Our Vienna correspondent signals an uninspired ope- ning of the world operatic season with a representa- tion of Fidelio at La Scala. He pins the blame for the failure on Stéphane Liss- ner, the predecessor of the current superintendent, Ale- xander Pereira.

    Golden-spiked heavy boots
    Image: SPL                        [zoom]

    A Baby White elephant got lobbed into the sky in the morning to land in the oce- an mid-day. "America has driven a golden spike as it crosses a bridge into the future," proclaimed a NASA propagandist. He is right; trainloads of golden spikes will land in the pockets of aerospace contractors pa- ving a golden road to the moon and Mars, so that a Buck Rogers can leave an American heavy-boot imp- rint in a distant soil. (Scie- nce doesn't enter the pic- ture, for profit, not science, is the goal of this exercise.)

    Heavy lifting                      [zoom]
    Image: Airbus

    Defending its dominant po- sition in the lucrative tele- com satellite launch busi- ness against a perceived in- trusion from SpaceX's Fal- con 9 Heavy, ESA decides to finance Ariane 6 built by the Airbus/Safran duo. In its heavier version, A6 will be powered by a liquid-fue- led main engine plus 4 so- lid boosters, for the total of 5 engines. The rival, F9H, will be leaving (one hopes) the pad with 27 engines blazing. Spot the error.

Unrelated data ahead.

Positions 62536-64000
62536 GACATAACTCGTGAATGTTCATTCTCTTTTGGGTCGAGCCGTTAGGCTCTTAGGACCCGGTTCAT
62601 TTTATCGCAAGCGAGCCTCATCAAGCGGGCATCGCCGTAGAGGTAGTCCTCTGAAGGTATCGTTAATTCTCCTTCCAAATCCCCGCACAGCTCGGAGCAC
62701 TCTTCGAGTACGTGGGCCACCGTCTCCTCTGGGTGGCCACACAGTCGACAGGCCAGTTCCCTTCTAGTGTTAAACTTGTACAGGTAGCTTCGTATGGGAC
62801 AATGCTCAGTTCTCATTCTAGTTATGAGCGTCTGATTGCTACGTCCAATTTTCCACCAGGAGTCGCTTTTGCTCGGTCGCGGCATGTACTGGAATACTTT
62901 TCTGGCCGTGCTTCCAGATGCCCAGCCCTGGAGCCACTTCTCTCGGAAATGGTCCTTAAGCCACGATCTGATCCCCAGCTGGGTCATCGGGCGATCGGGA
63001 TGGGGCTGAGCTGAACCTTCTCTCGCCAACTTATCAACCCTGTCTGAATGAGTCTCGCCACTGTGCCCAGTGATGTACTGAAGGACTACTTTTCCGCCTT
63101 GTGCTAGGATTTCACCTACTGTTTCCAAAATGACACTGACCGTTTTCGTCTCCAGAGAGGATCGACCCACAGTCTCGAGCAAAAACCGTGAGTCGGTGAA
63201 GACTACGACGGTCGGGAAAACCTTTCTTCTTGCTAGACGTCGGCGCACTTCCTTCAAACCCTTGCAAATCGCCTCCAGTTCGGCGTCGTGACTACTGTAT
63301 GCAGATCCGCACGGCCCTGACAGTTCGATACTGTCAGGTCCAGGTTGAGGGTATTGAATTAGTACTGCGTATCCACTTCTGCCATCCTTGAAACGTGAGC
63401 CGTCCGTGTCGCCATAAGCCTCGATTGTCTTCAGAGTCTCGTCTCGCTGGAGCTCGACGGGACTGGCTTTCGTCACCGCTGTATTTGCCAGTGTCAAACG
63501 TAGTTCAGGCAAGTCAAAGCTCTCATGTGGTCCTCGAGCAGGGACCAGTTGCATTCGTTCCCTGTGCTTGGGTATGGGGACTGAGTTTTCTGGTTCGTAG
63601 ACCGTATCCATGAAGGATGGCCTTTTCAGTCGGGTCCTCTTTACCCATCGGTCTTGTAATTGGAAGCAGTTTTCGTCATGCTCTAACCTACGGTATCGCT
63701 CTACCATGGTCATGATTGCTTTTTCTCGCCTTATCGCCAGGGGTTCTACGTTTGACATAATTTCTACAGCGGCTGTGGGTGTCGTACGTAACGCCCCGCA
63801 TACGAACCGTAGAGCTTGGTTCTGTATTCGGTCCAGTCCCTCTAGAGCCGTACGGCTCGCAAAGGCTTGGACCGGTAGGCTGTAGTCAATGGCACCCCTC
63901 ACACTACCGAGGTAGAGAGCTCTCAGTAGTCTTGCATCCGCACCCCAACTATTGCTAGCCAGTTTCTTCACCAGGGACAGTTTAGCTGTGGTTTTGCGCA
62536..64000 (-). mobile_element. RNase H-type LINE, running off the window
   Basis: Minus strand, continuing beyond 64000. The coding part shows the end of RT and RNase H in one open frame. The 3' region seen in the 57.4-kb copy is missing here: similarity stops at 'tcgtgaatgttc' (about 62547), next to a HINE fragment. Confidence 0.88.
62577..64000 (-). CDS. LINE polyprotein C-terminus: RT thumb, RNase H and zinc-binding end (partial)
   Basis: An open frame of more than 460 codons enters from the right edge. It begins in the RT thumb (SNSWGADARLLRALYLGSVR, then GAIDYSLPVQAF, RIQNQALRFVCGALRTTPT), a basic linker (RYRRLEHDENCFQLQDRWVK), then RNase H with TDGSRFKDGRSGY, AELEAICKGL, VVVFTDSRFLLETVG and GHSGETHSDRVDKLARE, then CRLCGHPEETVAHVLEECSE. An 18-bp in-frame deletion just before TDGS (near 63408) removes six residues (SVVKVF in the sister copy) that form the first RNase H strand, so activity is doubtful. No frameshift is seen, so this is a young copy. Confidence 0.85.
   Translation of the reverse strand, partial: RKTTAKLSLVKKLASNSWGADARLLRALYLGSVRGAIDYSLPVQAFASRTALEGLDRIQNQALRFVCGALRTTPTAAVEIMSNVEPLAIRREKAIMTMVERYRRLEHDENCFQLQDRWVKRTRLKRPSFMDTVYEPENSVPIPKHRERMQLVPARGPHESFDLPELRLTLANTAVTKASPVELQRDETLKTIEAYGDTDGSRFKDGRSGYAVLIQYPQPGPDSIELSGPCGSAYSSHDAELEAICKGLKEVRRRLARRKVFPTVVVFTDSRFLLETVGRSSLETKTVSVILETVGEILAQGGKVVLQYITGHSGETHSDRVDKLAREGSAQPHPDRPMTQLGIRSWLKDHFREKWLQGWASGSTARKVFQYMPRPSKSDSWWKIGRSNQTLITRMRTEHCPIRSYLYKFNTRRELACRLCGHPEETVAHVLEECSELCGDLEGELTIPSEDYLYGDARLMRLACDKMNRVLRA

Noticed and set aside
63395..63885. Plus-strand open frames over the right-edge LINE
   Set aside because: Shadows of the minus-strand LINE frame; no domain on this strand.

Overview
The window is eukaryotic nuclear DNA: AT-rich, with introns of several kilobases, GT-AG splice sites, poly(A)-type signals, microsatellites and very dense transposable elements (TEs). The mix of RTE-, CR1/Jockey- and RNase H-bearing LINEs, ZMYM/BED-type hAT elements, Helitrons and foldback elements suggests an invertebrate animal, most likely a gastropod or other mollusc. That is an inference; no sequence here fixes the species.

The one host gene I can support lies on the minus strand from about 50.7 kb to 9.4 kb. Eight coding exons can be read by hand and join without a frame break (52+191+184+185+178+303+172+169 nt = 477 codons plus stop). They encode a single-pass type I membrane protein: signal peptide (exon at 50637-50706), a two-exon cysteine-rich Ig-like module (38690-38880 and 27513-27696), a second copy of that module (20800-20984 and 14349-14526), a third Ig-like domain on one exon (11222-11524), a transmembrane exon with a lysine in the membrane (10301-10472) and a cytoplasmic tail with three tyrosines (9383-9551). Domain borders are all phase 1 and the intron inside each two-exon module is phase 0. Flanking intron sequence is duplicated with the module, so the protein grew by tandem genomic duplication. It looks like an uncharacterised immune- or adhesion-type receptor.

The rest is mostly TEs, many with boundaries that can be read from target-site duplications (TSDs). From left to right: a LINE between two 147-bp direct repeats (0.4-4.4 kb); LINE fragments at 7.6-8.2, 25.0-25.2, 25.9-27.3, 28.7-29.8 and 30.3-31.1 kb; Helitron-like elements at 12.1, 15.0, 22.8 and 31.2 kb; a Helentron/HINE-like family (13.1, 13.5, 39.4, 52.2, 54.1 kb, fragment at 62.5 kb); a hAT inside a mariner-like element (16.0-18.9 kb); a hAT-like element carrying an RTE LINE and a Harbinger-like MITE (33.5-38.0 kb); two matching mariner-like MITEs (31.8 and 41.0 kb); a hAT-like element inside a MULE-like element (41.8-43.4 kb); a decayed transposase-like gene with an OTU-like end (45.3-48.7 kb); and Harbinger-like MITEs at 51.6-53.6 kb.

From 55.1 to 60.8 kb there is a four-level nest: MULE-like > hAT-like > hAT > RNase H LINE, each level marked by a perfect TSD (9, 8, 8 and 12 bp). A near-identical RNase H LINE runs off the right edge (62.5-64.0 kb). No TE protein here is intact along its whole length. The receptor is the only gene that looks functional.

Rain Man's progress         [zoom]
    Graph: CDC

    CDC releases data poin- ting to an exponential incre- ase in the number of au- tism cases among Ame- rican children. Blamed are the man-made chemicals in the environment, which in- terfere with the thyroid hor- mone controlling brain's de- velopment. Comparable EU autism figure is ½ of the US rate.

    Life itself                           [zoom]
    Photo: BBC

    A thug murders a brave young woman for defending two other young women be- ing attacked by thugs. We hope German justice finds a suitably damp, chilly, and rat-infested dungeon where to lock up these hooligans for the rest of their mise- rable lives. This is a kind of story that makes a man go Zizou.

    Image: Hédiard